A 99-year-old tenant and her 75-year-old autistic daughter are celebrating after winning an appeal to receive Housing Benefit.
Their local council had refused to award the benefit because the landlord is their granddaughter, making the relationship non-commercial – despite the fact they had an assured shorthold tenancy agreement.
Before making their claim, the joint tenants had lived in a small Housing Association property, which opened onto a busy road and there had been instances of the door being left open and uninvited strangers getting in. It was also a good 30 minutes’ drive from other family members.
The granddaughter’s property was much closer to their family, so she contacted the council where an officer told her he thought that the award amount would be restricted and wouldn’t cover the contractual rent of £1,200. However, as both tenants were receiving DLA, the family was confident the gap could be bridged.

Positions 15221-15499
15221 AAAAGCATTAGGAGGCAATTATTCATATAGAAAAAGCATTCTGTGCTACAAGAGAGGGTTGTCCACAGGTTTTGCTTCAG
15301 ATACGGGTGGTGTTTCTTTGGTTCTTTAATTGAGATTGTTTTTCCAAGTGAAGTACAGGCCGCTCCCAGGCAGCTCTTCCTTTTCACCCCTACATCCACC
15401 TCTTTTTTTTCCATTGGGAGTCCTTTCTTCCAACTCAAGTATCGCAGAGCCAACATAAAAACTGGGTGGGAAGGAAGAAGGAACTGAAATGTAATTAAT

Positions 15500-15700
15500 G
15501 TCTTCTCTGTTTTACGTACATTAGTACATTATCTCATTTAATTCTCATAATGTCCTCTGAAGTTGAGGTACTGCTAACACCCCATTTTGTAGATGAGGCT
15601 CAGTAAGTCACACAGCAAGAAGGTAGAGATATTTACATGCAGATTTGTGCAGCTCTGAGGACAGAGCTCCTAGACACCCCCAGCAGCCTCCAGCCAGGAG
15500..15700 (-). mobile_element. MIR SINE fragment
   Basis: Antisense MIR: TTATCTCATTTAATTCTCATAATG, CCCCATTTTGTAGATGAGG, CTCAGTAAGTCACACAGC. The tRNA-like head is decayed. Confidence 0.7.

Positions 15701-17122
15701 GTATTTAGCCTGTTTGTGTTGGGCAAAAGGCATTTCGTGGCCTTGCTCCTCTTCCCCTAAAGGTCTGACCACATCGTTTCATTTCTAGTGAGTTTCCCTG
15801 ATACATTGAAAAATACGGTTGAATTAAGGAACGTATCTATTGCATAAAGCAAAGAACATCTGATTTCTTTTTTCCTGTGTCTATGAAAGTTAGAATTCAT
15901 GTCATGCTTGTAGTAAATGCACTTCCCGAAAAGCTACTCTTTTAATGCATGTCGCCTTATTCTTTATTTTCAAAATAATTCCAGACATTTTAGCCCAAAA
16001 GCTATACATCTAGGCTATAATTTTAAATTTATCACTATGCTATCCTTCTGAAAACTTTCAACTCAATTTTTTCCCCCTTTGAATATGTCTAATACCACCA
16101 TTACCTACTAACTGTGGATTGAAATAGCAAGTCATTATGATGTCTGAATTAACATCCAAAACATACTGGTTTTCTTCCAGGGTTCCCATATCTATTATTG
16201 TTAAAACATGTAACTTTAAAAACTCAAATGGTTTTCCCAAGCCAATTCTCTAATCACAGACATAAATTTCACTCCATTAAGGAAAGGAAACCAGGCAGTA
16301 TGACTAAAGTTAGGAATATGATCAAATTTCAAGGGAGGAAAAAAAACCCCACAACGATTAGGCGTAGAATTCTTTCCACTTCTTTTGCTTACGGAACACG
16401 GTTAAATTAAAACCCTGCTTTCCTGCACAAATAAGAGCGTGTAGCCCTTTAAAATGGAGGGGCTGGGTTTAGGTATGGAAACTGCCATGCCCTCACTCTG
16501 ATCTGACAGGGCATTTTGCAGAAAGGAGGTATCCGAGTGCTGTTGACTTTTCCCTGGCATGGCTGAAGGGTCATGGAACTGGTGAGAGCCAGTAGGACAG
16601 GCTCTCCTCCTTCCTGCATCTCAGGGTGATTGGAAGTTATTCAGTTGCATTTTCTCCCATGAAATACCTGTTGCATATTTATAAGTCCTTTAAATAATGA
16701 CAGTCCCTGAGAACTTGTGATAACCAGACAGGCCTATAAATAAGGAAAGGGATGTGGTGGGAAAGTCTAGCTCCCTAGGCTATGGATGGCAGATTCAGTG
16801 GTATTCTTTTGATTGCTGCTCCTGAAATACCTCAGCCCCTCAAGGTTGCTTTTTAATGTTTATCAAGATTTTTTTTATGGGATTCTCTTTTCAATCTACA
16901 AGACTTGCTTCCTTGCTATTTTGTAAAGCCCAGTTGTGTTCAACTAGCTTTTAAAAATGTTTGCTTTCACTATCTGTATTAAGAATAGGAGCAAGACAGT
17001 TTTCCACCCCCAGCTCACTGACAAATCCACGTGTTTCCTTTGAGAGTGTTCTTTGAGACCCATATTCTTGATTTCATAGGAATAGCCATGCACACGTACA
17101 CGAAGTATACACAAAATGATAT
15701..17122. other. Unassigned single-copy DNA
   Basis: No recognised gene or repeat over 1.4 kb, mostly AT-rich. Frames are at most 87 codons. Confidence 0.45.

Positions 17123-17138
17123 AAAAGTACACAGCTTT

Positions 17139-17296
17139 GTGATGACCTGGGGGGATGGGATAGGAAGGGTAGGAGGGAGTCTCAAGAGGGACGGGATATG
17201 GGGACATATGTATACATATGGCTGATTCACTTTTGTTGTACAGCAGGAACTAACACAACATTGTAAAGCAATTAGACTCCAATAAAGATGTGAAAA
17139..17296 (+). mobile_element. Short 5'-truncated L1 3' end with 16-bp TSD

When their claim was turned down, Bill Irvine at UC Advice appealed on their behalf. He says the issue of refusing family-related tenancies is rife, both with councils and the DWP. He adds: “I wrote to the council’s chief executive…and was also hopeful that by drawing his attention to the age and circumstances of the appellants, he would intervene.”
By also sending the council an upper-tier tribunal decision and DWP guidance, Irvine’s strategy worked, and two days’ later, the council had revised its decision, agreeing to cover all the contractual rent. “I had asked the council to pay each the three-bed rate, as they were operating a ‘common household’ with the need for an extra bedroom to allow overnight carer stays,” he adds.